Crime Library: Criminal Minds and Methods

The McGlincy Family Massacre

A Silent Man

James C. Dunham

Already in his early 30s, James Dunham had never been an easy person to know.  The vice-president of Santa Clara College, where Dunham attended undergraduate classes (mostly with men nearly half his age) said, "He was in a degree inapproachable.  He was always very polite and would bow to those with whom he was acquainted, but he very seldom showed a disposition to talk to any one, and he seemed to be a very hard person to become very well acquainted with.  He was, I might say, a silent man.  He rarely if ever smiled, and had what might be called a far-away expression."

Expanding on Dunham's introversion, the vice-president said, "I did not know when Dunham entered the college that he was a married man.  We learned this fact when we saw the notice in a newspaper of the birth of his child.  Then some of the boys asked him about it, and he acknowledged that he was the James Dunham referred to in the birth notice."

The Mercury reported on even darker aspects of Dunham's personality, "Persons intimately acquainted with Dunham all give testimony to the fact that he had a violent temper.  He often had terrible fits of rage, during which those who knew him best kept away from fear that he might do them bodily harm.

"Once, his mother refused to [give him money] and he went into the yard and took revenge by killing his mother's chickens.  He seized three of them, one after another, and after wringing their necks literally tore them to pieces."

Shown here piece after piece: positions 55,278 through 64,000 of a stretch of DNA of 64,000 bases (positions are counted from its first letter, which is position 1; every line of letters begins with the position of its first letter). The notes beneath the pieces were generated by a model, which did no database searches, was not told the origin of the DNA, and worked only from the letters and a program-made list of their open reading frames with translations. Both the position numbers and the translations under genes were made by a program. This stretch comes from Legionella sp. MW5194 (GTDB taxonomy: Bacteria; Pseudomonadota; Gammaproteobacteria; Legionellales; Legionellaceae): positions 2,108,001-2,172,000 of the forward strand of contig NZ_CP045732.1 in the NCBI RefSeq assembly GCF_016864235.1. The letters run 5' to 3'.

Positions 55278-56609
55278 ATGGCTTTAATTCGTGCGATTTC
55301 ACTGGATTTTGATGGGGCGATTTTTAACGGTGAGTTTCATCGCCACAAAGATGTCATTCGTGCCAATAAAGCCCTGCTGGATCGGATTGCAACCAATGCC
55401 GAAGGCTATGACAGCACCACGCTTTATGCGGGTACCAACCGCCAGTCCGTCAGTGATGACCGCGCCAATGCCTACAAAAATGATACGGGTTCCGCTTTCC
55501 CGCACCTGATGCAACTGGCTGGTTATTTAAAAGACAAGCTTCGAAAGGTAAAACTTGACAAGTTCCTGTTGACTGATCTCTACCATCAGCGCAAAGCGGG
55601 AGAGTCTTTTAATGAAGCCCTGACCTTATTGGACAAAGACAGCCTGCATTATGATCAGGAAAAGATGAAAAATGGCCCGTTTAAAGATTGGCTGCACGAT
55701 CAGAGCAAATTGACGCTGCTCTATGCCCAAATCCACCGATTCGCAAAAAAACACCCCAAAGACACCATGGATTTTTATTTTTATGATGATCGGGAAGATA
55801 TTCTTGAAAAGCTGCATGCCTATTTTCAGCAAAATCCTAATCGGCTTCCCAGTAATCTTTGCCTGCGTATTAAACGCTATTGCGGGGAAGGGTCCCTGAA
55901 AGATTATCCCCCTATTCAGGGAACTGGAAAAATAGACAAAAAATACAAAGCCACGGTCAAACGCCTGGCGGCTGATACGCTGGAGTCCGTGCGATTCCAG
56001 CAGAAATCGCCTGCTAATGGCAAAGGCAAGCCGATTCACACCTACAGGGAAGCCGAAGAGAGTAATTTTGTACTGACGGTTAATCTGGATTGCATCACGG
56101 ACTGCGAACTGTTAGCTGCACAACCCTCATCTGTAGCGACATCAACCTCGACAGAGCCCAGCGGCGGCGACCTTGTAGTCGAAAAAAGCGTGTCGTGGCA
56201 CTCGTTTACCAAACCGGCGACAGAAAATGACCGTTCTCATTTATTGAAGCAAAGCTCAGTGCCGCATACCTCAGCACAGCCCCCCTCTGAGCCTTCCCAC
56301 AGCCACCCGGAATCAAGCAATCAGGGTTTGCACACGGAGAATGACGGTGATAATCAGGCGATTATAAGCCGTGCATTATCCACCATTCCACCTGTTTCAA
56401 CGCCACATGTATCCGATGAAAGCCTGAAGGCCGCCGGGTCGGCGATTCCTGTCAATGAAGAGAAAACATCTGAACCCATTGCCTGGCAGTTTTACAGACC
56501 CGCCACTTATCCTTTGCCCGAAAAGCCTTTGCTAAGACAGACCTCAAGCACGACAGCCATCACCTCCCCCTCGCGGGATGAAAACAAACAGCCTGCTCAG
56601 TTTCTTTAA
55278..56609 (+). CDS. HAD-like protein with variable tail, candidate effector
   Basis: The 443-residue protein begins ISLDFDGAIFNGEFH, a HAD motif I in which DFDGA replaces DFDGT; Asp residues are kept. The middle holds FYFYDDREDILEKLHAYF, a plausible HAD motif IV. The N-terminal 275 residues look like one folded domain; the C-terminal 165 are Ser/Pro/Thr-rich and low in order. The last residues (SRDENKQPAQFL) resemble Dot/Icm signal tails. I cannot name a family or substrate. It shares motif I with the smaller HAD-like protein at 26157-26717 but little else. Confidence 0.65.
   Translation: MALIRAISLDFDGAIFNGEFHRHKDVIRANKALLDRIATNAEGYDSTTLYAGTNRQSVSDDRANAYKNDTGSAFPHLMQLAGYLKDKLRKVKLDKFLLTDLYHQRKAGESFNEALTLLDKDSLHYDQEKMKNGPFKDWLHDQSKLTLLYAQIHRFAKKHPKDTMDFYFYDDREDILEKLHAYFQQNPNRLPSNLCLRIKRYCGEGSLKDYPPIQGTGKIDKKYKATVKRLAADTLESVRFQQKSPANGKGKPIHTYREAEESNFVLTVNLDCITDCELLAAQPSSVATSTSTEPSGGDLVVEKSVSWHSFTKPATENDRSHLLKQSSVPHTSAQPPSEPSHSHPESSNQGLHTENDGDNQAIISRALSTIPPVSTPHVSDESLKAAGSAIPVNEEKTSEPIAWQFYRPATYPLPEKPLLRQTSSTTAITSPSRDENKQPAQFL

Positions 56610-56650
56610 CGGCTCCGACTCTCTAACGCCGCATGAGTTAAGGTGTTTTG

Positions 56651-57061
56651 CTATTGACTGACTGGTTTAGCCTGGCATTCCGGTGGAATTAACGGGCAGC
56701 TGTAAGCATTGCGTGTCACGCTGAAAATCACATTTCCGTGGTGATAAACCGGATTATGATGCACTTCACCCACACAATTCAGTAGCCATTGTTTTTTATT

Colonel Richard Parran McGlincy

His relationship with the McGlincy family was probably never more than cordial, at best.  And in the year since marrying Hattie, Dunham's interactions with his in-laws worsened: he threatened Ada with a lawsuit for injuries he incurred falling off a ladder while doing an errand for her; he told a tale of being robbed of $1,000 which Colonel McGlincy later declared to Dunham's face to be a lie; and at a card game in early 1896, a dispute led to an extended period during which Dunham and McGlincy didn't speak to each other.

The depth of the animosity toward his wife's family may best be revealed in a conversation Dunham had with a young law student in the early months of Hattie's pregnancy.  The student remembered: "On the day of the big parade, Dunham and I sat at the window conversing as we were waiting for the procession to come along.

"In that conversation he asked me this question: 'Providing a man marries into a wealthy family and has issue and afterwards the entire family should die, would that child inherit the entire estate?'  I promptly replied yes.  He then said: 'Are you sure?' and I remember that he accented the word 'sure' and looked me straight in the eyes. I told him that was the rule of consanguinity.  He then said, 'I'm glad of that,' and then covered what he said by the further remark, 'I am glad of that, as I intend to study law myself and am anxious to learn legal points.'"

The young law student apparently believed that Dunham's interest was academic, and Dunham's life went back to its normal routine of an unhappy marriage and escalating friction with his in-laws.  After his son's birth, a slight but significant deviation of this routine was noticed by the vice-president of his college, "[on May 26, 1896] for the first time, so far as can be learned, he left his books on his desk instead of taking them home.  [When he arrived that morning], he unwrapped them from the package in which he usually carried them [on his bicycle].  When he left he did not wrap the books up again, but pushed them aside."

It appeared that James Dunham had no intention of coming back.

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